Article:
The Theatreguide.London Review
Olivier Theatre Spring 2010
My sole complaint about this comedy at the National Theatre is that it slows down from time to time to let you catch your breath, while I would have happily succumbed to relentlessly uninterrupted laughter.
Nineteenth-century Irish-English-American (he had careers in all three countries) playwright Dion Boucicault dipped into the conventions of the seventeenth-century comedy of manners and the eighteenth-century comedy of town-v.-country to produce this bauble, to which director Nicholas Hytner adds the fun of watching a pair of twenty-first century classical actors letting their hair down and having a ball being silly.
Boucicault's plot opens with an ageing London fop preparing to marry a much younger country heiress. But his son, in disguise for reasons that make sense at the time, gets to the girl first, and the young couple enlist the aid of a jolly anything-for-a-laugh countrywoman to confuse and foil the old man's amorous intentions.
Director Hytner has astutely spotted that the playwright admitted and embraced the story's artificiality, and he has encouraged his cast to run with the comic absurdity of their characters, playing as broadly as they dare. And it is that high-spirited, we-know-this-is-silly-but-isn't-it-fun energy that carries the evening.
Just sit back, for example, and revel in Simon Russell Beale's self-adoring dirty old man as the far-from-slender fop tries to pose sylphlike or dance gracefully.
The actor does wonderful things with his eyes alone, registering the character's delight in his imagined glory, his brief flashes of panic when even he can't miss his absurdity, his mad randyness when he thinks one woman or another is falling under his spell, or his total bewilderment at the frequent occasions that he hasn't the slightest idea what's going on.
Fiona Shaw's jolly horsewoman, up for anything and delighting in everything, is slightly less wonderful only because the actress seems to be holding something in check, not letting the character loose, and we can only hope that she will relax and have more fun with the role as the run progresses. (Note: Those who saw it later in the run report that she did, and was as delightfully over-the-top as Russell Beale.)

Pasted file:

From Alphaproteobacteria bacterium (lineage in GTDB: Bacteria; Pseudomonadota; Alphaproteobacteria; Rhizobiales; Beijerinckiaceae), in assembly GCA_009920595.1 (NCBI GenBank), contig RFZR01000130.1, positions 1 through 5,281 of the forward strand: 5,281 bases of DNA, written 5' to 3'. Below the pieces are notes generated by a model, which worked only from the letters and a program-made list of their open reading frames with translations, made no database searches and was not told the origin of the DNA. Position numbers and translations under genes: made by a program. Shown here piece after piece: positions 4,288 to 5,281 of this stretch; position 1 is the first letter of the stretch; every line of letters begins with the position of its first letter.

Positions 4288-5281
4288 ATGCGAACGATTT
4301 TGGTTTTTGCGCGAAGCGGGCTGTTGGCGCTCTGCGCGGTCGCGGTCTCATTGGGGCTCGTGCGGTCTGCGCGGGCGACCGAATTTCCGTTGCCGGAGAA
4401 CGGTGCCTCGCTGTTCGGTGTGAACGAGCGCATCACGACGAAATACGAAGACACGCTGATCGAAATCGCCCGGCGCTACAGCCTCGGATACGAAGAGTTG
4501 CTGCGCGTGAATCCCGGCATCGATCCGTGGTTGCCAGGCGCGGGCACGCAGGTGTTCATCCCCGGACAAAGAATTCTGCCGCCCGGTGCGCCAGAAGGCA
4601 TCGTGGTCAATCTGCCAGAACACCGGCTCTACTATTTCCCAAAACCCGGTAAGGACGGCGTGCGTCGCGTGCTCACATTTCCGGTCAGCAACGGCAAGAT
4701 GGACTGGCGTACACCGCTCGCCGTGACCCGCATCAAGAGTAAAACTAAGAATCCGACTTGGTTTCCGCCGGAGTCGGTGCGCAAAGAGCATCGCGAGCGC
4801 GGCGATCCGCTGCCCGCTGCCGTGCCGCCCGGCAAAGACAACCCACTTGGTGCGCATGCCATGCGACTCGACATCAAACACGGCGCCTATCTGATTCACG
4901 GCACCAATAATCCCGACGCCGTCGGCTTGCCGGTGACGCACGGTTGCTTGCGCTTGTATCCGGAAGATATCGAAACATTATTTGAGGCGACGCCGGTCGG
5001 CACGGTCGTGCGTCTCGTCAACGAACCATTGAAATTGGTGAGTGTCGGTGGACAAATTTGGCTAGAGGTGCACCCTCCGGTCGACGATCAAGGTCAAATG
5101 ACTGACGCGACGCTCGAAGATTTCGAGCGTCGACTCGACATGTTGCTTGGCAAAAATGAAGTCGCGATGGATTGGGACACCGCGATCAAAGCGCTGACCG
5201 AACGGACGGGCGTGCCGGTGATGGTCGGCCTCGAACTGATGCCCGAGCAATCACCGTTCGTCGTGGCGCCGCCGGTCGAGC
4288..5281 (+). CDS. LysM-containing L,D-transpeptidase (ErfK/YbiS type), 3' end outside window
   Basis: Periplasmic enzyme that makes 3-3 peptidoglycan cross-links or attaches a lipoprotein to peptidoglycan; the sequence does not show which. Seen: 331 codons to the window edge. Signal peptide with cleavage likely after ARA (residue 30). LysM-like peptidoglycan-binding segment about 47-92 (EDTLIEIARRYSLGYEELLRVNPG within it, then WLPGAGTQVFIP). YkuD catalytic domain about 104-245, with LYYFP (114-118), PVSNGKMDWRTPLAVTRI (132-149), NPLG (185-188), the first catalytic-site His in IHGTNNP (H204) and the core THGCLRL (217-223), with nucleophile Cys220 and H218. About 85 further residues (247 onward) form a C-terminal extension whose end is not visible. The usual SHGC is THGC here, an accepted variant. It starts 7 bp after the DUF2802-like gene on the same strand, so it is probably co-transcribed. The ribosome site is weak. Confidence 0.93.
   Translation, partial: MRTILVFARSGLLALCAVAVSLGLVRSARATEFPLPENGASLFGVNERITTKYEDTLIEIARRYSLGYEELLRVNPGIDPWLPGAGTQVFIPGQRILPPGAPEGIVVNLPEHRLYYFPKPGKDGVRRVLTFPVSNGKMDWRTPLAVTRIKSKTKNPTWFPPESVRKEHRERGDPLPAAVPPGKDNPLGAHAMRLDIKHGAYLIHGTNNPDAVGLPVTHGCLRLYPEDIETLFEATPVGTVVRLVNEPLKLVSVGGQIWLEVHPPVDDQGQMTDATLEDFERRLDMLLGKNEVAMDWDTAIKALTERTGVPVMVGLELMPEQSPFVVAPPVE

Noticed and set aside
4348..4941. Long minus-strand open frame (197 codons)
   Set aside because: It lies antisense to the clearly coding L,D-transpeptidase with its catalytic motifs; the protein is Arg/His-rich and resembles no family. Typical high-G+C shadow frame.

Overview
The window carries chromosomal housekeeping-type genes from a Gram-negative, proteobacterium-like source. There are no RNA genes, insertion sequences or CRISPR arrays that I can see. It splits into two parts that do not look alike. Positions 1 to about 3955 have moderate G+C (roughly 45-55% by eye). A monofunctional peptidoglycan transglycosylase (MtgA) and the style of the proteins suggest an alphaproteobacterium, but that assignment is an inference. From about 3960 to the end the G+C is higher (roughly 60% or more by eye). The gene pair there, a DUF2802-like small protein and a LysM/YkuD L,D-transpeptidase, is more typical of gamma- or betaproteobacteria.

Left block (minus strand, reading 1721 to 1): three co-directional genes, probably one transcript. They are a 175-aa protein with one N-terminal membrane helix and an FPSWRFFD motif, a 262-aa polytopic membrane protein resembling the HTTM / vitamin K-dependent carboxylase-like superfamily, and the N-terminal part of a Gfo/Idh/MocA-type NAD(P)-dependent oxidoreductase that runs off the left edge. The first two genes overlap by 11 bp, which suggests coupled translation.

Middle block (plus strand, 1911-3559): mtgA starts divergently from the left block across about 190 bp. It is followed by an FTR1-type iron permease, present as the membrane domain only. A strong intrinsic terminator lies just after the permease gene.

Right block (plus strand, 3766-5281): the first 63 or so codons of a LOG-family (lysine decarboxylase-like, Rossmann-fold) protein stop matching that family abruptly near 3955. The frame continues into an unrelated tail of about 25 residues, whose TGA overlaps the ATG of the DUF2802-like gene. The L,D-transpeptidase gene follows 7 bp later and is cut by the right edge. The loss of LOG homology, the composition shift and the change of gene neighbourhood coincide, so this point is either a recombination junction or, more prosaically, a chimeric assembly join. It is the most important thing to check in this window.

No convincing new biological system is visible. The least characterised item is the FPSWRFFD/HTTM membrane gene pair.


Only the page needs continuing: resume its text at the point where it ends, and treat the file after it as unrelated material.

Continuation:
Michelle Terry, in the essentially straight role of the heiress, takes every opportunity to react visibly in disbelief, anger or delight at the absurdities around her, while Paul Ready makes the most of the young swain's difficulty in keeping up with his own plotting.
Like Fiona Shaw, some of the secondary cast could let themselves go a little more, to help fill in the occasional breathing spaces between laughs. Matt Cross hasn't quite found the quality implicit in the name of the social sponger and professional houseguest Dazzle, while Tony Jayawarneda's ambulance-chasing lawyer wants to be more of a cartoon than he is now.
It isn't all a matter of needing to overact, but rather of capturing the comic essence of each character. Richard Briers effortlessly steals every scene he's in as Shaw's befuddled husband with as quiet a performance as you could imagine, while Nick Sampson steals every scene he's in by turning a servant who's almost identityless in the text into the hilarious essence of seen-it-all unflappability.
I can promise you loads of laughs, and I suspect that as the run progresses there will be even more, so that you won't be able to make the I-want-even-more complaint I began with.
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